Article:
- The Washington Times - Wednesday, February 13, 2002

TUNIS, Tunsia Anti-American feeling intensified by Washington's support for Israel is growing across the Arab world, causing deep concern in several conservative governments.
Officials in traditionally friendly countries such as Tunisia believe the intensity of popular anger "can be exploited by demagogues of all colors, who can easily accuse the current regimes of ineptness."
Some Arabs claim that while most governments officially support the U.S.-led fight against terrorism, many among the masses consider Osama bin Laden a "Muslim Robin Hood" rather than the world's leading terrorist.
"For the time being, people are merely whispering their anti-Americanism, but if there is another major attack on the United States, many will be delighted," said Abderrazak Cherait, mayor of the Oasis of Tozeur at the edge of the Sahara.
He insisted, however, that "we like Americans and often imitate them. But the pro-Israeli U.S. policies provoke a hatred of which most Americans are not aware."
During a recent trip to Paris, Tunisian Foreign Minister Habib Ben Yahia warned the French government of the "growing effervescence of the Arab street, which we witness every day. Only the United States, Russia and Europe can influence the situation."
[The United States came under fire for its "militarist" approach in the war on terrorism yesterday at a meeting of foreign ministers from the European Union and Organization of the Islamic Conference in Istanbul, Agence France-Presse reported.
["The unilateral and militarist approach can erode the movement" against terrorism, Iranian Foreign Minister Kamal Kharazi said. "We will all be losers if this trend is not reversed," he said at the meeting, which brought together representatives from 71 countries.]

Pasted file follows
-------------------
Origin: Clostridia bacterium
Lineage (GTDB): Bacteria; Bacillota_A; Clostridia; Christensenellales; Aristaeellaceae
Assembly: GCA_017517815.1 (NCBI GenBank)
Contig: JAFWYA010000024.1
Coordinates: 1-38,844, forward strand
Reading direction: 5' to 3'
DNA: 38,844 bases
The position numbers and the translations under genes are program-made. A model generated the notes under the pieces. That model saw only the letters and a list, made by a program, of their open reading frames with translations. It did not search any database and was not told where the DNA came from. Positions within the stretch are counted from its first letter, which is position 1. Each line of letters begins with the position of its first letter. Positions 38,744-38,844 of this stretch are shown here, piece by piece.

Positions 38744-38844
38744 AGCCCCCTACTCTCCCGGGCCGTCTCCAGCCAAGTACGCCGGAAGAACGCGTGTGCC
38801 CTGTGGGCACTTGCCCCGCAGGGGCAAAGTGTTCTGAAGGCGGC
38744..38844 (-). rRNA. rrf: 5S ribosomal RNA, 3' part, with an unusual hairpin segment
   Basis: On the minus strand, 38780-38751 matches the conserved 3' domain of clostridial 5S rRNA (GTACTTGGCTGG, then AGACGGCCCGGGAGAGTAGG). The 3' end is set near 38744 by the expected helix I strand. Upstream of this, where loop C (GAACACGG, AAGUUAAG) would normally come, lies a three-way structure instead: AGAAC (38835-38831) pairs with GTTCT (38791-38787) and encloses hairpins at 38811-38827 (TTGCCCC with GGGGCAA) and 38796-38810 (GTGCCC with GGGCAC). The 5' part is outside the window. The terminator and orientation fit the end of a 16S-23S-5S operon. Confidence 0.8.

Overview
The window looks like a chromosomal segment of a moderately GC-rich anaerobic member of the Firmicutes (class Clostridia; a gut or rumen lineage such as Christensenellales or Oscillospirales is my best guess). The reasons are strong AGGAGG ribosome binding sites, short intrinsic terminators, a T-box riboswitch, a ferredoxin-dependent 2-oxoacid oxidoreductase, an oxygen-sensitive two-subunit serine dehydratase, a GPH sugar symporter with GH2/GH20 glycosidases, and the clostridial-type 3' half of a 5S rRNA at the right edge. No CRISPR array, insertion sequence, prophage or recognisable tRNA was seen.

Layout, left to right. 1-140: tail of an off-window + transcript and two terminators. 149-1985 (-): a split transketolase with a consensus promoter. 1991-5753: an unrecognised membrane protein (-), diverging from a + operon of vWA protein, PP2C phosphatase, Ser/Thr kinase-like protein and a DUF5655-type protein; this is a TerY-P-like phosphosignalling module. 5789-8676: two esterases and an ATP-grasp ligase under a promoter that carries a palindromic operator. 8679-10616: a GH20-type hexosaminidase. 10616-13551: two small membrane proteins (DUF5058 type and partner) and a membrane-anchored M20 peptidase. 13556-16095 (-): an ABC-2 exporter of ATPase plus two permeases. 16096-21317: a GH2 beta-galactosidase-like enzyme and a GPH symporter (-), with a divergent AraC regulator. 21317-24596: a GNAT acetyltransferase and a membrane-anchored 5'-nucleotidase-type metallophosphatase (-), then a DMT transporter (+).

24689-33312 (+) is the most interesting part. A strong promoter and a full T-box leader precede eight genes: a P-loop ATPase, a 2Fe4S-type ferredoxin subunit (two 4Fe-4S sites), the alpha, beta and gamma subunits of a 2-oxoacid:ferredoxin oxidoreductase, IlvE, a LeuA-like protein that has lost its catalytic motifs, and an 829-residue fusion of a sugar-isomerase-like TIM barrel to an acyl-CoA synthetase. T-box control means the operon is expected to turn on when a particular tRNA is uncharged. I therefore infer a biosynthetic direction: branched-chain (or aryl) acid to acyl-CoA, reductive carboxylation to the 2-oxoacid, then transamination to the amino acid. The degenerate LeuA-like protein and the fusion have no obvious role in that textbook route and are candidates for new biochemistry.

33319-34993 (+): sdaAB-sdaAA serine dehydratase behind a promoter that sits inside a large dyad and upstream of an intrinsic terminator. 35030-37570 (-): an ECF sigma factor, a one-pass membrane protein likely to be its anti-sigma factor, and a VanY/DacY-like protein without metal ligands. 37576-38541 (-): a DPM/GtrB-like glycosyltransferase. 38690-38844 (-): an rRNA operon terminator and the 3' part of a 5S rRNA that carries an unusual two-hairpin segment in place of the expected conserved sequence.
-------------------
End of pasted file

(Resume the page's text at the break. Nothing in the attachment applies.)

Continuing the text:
From Morocco on North Africa's Atlantic coast to the Arab heartland in the Middle East, the complaint is the same: the United States ignores the feelings of the Arab world and is using the fight against terrorism to support Israel.
North African officials say the intensity of Arab reaction is largely due to the feeling that Israeli Prime Minister Ariel Sharon has "received a green light from Washington for repression of the Palestinians."
Chedli Klibi, former secretary-general of the Arab League grouping all Arab countries, said:
"Israel is implying that the struggle against the Palestinians is part of the U.S. war on terrorism. The only thing that counts for Israel is U.S. opinion. The policy of support adopted by [President] Bush can only undermine the peace process started by [former President Bill] Clinton."
"The greatest danger threatening peace," he said, "is the tendency shown by the United States that force can impose laws and that it is capable of permanently governing international relations."
Most Arab opinion-makers say that there is "no congenital hatred of America," and that opposition to U.S. influence and agenda is based strictly on "foreign policy choices."
Recent statements from Washington are interpreted by many Arabs as an effort to divide the world into two parts, with Islamic countries on one side. "The Arabs believe that from now on, Islam to America is an evil empire which should be defeated just as the Soviet empire was," an Arab scholar said.
With the exception of such radical Arab countries as Syria and Iraq, most Arab governments have been stressing that "Washington is the only catalyst for peace" and that the United States should persuade Israel that "violence and force do not offer a solution."


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